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These SQLs doesn't get any parameters. And I don't want that admin will have to create stored procedures. Least-privileged access sounds promising, but I would prefer to try to solve it on application level. Thanks –  AaronS Jan 18 '12 at 11:02
    
If you do not need to enter any parameters, how can they inject then ? –  Lucas Kauffman Jan 18 '12 at 11:08
    
Admin can write SQL query "Delete * from Table1" and application should protect from this. –  AaronS Jan 18 '12 at 11:13
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aaah I see, well yea least privileged should do it then :) –  Lucas Kauffman Jan 18 '12 at 11:18
15  
You can't solve it in application, there's ton of ways to obfuscate malicious query. Use db/table level access control and allow selecting only from needed tables. –  Krzysztof Kotowicz Jan 18 '12 at 12:16
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Read only account for starters, deny update/delete, etc. from the users.

Personally I like using stored procedures for such things. And if you can't trust your admins, who could do anything they probably want on the backend outside if your application, who can you trust?

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Sometimes it is not about trust, but rather about protection from mistakes. eg. rm -rf * .txt = mistake. –  logicalscope Jan 18 '12 at 19:19
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Best solution would be to execute all queries using an unprivileged database account with no write permissions for all data, read-only permission of some data, and no read permissions for secure data such as password hashes of other users (esp users that are admins).

If the end-user is providing any input that goes into the SQL query, make sure you are using bound parameters rather than string formatting/concatenation, which potentially gives the end user the ability to fundamentally change the type of query in SQL injection attacks.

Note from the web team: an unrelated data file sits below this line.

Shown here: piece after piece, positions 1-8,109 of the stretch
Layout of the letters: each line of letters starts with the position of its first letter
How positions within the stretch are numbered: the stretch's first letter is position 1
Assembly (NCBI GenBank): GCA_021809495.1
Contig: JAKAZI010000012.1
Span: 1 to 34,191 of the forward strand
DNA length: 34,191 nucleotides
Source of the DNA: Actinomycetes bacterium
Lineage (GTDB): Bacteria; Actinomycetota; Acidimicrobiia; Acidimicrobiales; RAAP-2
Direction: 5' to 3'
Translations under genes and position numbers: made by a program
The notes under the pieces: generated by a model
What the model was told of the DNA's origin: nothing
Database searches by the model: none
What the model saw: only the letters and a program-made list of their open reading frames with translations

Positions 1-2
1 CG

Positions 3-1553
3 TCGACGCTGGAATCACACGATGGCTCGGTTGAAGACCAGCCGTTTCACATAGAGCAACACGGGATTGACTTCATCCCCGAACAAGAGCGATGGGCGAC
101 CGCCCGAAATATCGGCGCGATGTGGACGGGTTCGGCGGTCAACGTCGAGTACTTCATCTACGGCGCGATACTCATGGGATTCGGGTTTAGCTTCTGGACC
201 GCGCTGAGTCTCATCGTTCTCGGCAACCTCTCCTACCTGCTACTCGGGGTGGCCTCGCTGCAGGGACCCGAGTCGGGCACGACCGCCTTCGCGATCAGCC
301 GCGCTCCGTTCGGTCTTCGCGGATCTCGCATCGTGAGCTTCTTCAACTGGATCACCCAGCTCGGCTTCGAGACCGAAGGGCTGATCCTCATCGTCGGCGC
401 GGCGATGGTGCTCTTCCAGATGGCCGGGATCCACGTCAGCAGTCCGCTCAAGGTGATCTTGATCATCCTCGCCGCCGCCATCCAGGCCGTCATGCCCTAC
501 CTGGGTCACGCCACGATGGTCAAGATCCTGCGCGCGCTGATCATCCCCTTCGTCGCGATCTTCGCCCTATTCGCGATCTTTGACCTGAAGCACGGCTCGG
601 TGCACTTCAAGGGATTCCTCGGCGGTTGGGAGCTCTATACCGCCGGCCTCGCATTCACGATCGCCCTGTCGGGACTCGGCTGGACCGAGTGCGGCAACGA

Note that blacklists can often be bypassed very subtly. E.g., if you blacklist update make sure that UpDaTe is blacklisted as well as a string containing unicode characters (like úpdãtÊ) that your database may map to ascii characters after passing the blacklist.

Also be aware of the various other threats a malicious end-user may do besides altering your data; ranging from stealing your data (e.g., maybe force in a LIMIT 100) or denial of service from a very time-consuming query.

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Because SQL tokens are case-insensitive, it's better to cast everything (including search strings, often) to a particular case, then check against the token in that case. If the database is going to convert things to a specific encoding, I'd attempt to do it at the application layer too, before casing/blacklisting, just in case. –  Clockwork-Muse Jan 18 '12 at 18:58
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Put your users in the db_datareader database role. Use VIEWS to limit what they can query (be sure and specify SELECT column list, not a SELECT * in the CREATE VIEW statement). Publish the VIEWs and what they provide. Your users SELECT from the VIEW and get the data they want.